Gabon - 2018 Election
Observers characterized the 2011 legislative elections as generally free and fair, although some opposition parties boycotted them, citing the government’s inability to provide for full transparency and prevent voter irregularities. Gabonese Democratic Party (PDG) candidates won 114 of 120 seats in the National Assembly.
The average turnout in legislative elections was approximately 40 percent. In 2011 the minister of interior announced changes to the electoral code and the law governing political parties. Key changes included a reduction in the time permitted for revising the electoral list from 60 to 30 days and a decrease in the campaigning periods for legislative elections from 15 to 10 days. The reforms also give CENAP the authority to make decisions with a quorum of only four of the eight board members. Opposition leaders criticized these changes as limits on political participation, since the opposition selects only three of eight CENAP members; government officials or the PDG select the remaining five. They also stated that governing party politicians paid for votes and transported voters from other electoral districts to vote in their electoral districts.
Gabon postponed legislative elections set for 27 December 2016 until July 2017 because of a lack of money, the interior ministry said in a statement on 03 December 2016. The decision was taken after a request by the electoral commission and the vote will now take place on July 29, 2017, with parliament extended until then, it said. “The constitutional court has ... decided that the means invoked constitute a case of force majeure justifying the delay of the legislative elections,” the statement said.
The Gabonese legislative elections, which were to be held by 09 July 2017 after a first postponement, were further postponed 11 July 2017, to be held ‘latest by April 2018’, according to the country’s Constitutional Court. This fresh postponement came after failed political reconciliation talks between the government and a section of the opposition, which the court said were important before kicking off an electoral reforms process.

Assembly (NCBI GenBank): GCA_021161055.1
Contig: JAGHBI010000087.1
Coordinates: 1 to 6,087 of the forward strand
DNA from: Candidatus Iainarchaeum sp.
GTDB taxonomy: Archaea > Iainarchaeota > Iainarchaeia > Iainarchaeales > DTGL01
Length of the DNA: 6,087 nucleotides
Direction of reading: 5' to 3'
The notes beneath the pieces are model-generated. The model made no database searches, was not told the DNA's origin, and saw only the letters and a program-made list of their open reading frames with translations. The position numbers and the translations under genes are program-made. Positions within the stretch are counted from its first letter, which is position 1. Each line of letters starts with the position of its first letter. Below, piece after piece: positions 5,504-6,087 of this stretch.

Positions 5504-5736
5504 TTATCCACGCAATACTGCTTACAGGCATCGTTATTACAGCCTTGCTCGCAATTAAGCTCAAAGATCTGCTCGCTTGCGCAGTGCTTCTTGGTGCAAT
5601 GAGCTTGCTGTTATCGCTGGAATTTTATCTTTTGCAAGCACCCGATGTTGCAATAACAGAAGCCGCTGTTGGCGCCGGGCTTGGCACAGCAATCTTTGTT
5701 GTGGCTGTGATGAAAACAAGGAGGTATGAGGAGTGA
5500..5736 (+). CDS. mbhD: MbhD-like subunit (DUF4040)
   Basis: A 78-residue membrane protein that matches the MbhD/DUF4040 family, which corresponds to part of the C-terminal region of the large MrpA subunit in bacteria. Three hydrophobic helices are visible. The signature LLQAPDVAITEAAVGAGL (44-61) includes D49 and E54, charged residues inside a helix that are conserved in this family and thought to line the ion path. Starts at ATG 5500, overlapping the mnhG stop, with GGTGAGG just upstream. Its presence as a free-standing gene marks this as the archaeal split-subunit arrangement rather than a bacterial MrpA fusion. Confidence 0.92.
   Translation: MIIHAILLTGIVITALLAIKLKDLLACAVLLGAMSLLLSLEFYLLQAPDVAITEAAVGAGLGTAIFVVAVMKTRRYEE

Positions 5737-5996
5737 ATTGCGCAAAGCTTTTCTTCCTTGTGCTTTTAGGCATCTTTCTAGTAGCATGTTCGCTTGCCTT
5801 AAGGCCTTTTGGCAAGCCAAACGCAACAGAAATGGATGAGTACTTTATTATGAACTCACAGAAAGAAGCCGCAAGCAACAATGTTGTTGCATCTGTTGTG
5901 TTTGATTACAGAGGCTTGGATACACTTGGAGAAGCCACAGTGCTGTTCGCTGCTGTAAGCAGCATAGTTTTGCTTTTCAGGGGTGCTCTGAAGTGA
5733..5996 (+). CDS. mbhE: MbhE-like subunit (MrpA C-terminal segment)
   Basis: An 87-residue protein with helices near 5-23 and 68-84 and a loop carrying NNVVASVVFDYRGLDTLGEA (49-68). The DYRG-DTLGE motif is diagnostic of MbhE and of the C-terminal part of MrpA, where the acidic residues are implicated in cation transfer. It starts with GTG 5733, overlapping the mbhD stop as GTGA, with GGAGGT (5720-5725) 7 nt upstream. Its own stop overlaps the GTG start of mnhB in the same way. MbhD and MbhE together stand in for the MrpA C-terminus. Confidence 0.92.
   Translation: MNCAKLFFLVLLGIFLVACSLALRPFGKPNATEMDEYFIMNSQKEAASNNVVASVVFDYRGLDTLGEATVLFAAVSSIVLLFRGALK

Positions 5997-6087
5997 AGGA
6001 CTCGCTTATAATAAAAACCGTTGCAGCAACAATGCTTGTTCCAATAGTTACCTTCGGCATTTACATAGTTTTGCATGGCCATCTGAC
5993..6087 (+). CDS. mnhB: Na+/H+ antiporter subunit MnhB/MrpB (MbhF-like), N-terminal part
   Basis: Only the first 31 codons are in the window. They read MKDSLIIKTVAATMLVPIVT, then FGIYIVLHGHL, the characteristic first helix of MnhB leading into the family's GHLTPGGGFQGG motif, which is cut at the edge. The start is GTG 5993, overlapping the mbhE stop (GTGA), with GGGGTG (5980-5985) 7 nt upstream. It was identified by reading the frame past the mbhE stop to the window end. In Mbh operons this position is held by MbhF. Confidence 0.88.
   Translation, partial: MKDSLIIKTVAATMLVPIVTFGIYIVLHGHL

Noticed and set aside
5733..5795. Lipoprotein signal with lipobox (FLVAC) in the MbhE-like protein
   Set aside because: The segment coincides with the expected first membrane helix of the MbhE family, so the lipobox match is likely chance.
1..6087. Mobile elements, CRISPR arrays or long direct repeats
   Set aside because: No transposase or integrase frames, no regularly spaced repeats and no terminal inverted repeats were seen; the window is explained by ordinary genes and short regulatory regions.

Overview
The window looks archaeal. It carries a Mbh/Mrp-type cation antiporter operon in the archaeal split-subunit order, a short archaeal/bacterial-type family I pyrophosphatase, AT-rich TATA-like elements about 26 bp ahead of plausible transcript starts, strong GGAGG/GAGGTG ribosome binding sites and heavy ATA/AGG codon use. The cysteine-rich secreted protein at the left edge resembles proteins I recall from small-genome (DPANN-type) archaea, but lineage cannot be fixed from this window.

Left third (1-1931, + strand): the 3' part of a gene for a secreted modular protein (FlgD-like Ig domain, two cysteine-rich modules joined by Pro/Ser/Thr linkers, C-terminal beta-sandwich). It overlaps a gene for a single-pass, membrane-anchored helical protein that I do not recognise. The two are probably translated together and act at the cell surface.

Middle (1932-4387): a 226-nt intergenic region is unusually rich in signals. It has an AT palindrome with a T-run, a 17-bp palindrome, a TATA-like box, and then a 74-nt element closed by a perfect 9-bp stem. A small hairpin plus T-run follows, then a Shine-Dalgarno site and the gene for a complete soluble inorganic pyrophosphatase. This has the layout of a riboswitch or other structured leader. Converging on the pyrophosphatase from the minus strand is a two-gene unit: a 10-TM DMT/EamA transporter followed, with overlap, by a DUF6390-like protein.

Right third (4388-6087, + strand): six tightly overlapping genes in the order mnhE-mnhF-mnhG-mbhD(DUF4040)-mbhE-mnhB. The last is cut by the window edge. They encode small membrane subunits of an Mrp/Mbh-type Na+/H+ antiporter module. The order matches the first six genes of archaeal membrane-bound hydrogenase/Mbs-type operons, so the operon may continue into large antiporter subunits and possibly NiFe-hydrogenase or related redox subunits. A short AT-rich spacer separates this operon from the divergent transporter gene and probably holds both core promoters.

On 01 May 2018 Gabon’s constitutional court dissolved the national parliament and called on the government to step down, criticising its failure to organise the legislative elections. According to the court, the government should have organised the twice-delayed polls by the end of April. The government duly resigned on 02 May 2018.
A new interim government was installed in Gabon on 04 May 2018, three days after the former administration resigned over delays in holding legislative elections. Prime Minister Emmanuel Issoze-Ngondet announced a new government after the constitutional court forced the dissolution of the previous government, with the ruling party retaining control of key ministries. Issoze-Ngondet was reappointed as prime minister on 03 May 2018 by President Ali Bongo.
With no parliament in place, the government now refers solely to the President Ali Bongo. The legislative elections were unlikely to take place before July at the earliest.
The election campaign for local and legislative elections in Gabon officially opened 27 September 2018. Candidates had 10 days to reach out to the electorate in campaigns aimed at getting them votes in the combined legislative and local elections on 06 October 2018. The elections come after several postponements and would allow Gabonese citizens to choose new deputies to represent them.
President Ali Bongo's ruling Gabonese Democratic Party (PDG) won a legislative election by a landslide in the first round, the presidency said. "We have observed what looked like a landslide in favour of the [ruling] majority," presidential spokesman Ike Ngouoni said on 07 October 2017, citing results posted publicly at voting stations. He said the PDG had won 80 of the 143 seats in the national parliament. Ngouoni said turnout was "relatively weak".
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